Alimony Law Changes in New Hampshire
The term alimony is used to describe a court-ordered provision for an individual to pay a spouse after a separation or divorce takes place. In the state of New Hampshire, alimony laws were changed significantly in 2018 and recently revised to reduce the percentage used in the original statute from 30% to 23%. Anyone subject to a new separation or divorce filing should familiarize themselves with the new law in order to be knowledgeable of the changes. The goal of the new law is to provide a new system that is more predictable.
The reason for the original change was Senate Bill 71. The measure passed via a bipartisan vote and among its changes, a statue is included that creates a formula that is used to determine how much the payer will have to contribute to the spouse. Without the formula, payments would vary based on jurisdiction.
Basically, the old way of determining alimony was based on the judge’s discretion and not a given formula. For any case, a different judge could provide a different outcome. Now, the new system will create a formula that is used by every court across the state for a more streamlined approach.
Senate Bill 16 New Formula
Senate Bill 16 revises the formula established by Senate Bill 71. The new system includes a formula that will set the alimony amount based on 23% of the difference between the ex-spouse’s incomes. While this formula will be used, there are also other factors to consider.
The payments made can last until the payer is at retirement age or for up to half the length of the marriage. The judge in each case has discretion as to how long the alimony payment will last among other terms.
Also included in the changes regarding alimony, concern taxes. Payments are no longer considered a tax deduction. Alimony received is also no longer considered taxable income.
The New Formula
With the new formula, it gives both the individual required to pay alimony and the one to receive the payments a better idea as to what to expect. There still must be a finding that one party has a need and that the other party has the ability to pay. Once a finding has been made, then the Court can apply the formula. Take for example, a former husband making $100,000 a year, ex-wife has an income of $50,000, then the difference is $50,000. The amount of alimony to be paid could be 23% of the $50,000, which would equal $11,500 as opposed to $15,000 a year under the prior formula. This is a straightforward breakdown of the formula and does not take into consideration all of the other factors set forth in the statute.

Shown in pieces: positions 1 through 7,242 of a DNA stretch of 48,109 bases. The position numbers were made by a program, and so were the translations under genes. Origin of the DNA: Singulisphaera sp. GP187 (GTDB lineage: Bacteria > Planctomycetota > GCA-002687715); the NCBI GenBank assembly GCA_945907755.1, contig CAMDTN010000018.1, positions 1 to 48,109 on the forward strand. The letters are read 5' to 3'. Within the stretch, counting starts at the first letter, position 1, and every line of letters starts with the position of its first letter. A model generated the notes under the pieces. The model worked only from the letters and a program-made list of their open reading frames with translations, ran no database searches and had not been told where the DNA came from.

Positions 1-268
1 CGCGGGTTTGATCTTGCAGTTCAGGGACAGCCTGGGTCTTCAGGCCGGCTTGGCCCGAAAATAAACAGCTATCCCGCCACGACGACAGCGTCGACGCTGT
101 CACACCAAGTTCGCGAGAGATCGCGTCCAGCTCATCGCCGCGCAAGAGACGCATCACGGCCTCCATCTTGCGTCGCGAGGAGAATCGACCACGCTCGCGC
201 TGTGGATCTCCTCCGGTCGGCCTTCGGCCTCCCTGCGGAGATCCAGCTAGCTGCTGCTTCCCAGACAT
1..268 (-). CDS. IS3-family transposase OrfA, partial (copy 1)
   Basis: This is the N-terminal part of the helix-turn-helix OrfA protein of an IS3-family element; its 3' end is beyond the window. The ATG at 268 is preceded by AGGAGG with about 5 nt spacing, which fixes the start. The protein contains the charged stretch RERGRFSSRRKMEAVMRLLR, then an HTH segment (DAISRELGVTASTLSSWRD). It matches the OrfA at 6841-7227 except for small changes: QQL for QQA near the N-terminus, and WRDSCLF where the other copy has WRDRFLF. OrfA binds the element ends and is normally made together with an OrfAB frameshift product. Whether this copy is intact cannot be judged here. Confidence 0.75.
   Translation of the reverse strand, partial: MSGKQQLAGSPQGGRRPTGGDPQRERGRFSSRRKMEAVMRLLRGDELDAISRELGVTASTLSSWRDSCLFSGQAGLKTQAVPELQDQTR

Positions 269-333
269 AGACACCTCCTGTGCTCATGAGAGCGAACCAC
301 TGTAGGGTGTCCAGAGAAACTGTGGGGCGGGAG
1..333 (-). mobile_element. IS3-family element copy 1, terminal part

There are many other factors that the Court must consider when making an alimony determination, including but not limited to, whether or not child support is being paid, what other benefits are being paid for the receiving spouse, length of marriage, and a variety of other factors which can directly impact the new formula.
If you are currently paying alimony in an amount that is greater than 23% based upon an order that was issued on or after January 1, 2019, then you have the right to seek a modification without having to demonstrate an unforeseen change in circumstances. However, any requests to modify based upon this provision must be filed on or before July 1, 2022.
When it comes to paying or receiving alimony, it is important to have an experienced attorney by your side. With the new alimony law changes in NH, it is always a good idea to speak with a qualified family lawyer in New Hampshire that is up to date on the new law and how it will apply to your specific situation.
The qualified attorneys at Cohen and Winters can assist with all your family law needs, including alimony questions and concerns. Contact the office today to schedule a consultation.